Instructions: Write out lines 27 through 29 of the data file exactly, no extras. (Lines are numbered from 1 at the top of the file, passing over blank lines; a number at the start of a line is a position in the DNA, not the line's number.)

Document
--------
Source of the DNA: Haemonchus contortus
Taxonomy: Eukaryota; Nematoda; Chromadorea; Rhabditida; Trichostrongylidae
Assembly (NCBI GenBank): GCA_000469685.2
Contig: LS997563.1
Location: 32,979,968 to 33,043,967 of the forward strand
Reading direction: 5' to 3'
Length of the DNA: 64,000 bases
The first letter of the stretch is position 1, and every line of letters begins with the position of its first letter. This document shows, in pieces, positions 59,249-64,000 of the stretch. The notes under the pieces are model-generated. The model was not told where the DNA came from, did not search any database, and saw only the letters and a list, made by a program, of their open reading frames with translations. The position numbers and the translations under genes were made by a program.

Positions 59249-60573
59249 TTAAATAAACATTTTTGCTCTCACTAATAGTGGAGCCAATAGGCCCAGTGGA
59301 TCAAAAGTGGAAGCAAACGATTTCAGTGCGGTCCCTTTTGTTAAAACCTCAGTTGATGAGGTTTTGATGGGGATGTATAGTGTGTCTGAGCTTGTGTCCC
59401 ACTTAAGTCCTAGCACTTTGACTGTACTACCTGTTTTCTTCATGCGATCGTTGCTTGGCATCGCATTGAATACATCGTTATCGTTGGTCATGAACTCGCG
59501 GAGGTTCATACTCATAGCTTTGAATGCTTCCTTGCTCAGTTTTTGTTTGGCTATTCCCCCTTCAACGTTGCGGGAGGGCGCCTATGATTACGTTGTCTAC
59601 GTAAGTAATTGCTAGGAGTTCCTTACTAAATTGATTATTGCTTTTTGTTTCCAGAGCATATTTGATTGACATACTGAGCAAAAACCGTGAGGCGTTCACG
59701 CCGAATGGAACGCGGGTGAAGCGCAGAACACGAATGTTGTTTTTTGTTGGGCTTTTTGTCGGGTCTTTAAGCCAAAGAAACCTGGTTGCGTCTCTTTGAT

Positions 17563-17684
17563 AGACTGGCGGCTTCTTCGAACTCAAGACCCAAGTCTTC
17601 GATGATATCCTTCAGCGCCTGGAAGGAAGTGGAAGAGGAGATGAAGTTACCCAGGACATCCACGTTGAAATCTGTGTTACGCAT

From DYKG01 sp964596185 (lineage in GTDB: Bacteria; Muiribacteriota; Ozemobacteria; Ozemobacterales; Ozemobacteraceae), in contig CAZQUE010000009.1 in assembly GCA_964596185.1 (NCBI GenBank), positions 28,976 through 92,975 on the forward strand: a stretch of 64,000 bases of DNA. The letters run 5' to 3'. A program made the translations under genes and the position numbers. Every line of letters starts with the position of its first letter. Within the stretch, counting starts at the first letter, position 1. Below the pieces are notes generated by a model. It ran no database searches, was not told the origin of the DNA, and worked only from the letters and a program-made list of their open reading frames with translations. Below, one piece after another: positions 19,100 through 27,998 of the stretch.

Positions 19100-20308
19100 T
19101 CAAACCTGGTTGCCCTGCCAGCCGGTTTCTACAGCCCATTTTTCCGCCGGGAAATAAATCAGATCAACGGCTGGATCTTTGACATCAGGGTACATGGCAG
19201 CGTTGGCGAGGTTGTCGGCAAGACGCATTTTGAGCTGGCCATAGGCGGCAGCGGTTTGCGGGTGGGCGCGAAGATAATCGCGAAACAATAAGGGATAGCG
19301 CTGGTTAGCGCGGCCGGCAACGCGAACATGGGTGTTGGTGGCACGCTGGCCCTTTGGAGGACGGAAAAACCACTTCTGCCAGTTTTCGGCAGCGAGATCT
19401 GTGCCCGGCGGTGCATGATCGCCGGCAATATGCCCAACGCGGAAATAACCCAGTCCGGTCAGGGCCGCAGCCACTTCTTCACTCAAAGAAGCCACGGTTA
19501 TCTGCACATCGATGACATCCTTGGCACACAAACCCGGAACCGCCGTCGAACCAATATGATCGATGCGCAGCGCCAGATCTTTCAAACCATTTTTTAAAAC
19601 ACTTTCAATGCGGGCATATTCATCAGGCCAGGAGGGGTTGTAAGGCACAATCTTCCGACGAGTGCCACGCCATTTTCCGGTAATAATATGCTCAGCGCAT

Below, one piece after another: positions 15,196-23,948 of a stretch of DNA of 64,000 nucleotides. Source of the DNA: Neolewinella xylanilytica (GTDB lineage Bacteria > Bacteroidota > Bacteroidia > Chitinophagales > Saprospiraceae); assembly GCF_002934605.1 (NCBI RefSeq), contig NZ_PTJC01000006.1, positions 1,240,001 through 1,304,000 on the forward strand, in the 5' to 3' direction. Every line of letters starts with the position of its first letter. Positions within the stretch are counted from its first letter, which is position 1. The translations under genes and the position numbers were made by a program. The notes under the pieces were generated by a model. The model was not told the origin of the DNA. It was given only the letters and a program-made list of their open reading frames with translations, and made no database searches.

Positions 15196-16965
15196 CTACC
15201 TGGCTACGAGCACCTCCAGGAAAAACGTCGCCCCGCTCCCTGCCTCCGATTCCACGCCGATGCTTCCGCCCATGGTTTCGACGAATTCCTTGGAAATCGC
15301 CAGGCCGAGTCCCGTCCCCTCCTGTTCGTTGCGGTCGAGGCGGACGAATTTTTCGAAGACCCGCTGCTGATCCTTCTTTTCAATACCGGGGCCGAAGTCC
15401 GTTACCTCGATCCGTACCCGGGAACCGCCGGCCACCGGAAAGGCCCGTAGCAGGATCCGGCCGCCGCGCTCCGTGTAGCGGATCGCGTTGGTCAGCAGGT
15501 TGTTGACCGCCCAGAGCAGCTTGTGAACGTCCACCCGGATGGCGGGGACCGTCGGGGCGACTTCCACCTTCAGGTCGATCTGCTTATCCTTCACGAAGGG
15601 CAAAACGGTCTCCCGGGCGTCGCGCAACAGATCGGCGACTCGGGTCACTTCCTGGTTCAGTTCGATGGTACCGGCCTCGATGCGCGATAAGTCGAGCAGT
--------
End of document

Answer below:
19601 ACTTTCAATGCGGGCATATTCATCAGGCCAGGAGGGGTTGTAAGGCACAATCTTCCGACGAGTGCCACGCCATTTTCCGGTAATAATATGCTCAGCGCAT

Below, one piece after another: positions 15,196-23,948 of a stretch of DNA of 64,000 nucleotides. Source of the DNA: Neolewinella xylanilytica (GTDB lineage Bacteria > Bacteroidota > Bacteroidia > Chitinophagales > Saprospiraceae); assembly GCF_002934605.1 (NCBI RefSeq), contig NZ_PTJC01000006.1, positions 1,240,001 through 1,304,000 on the forward strand, in the 5' to 3' direction. Every line of letters starts with the position of its first letter. Positions within the stretch are counted from its first letter, which is position 1. The translations under genes and the position numbers were made by a program. The notes under the pieces were generated by a model. The model was not told the origin of the DNA. It was given only the letters and a program-made list of their open reading frames with translations, and made no database searches.

Positions 15196-16965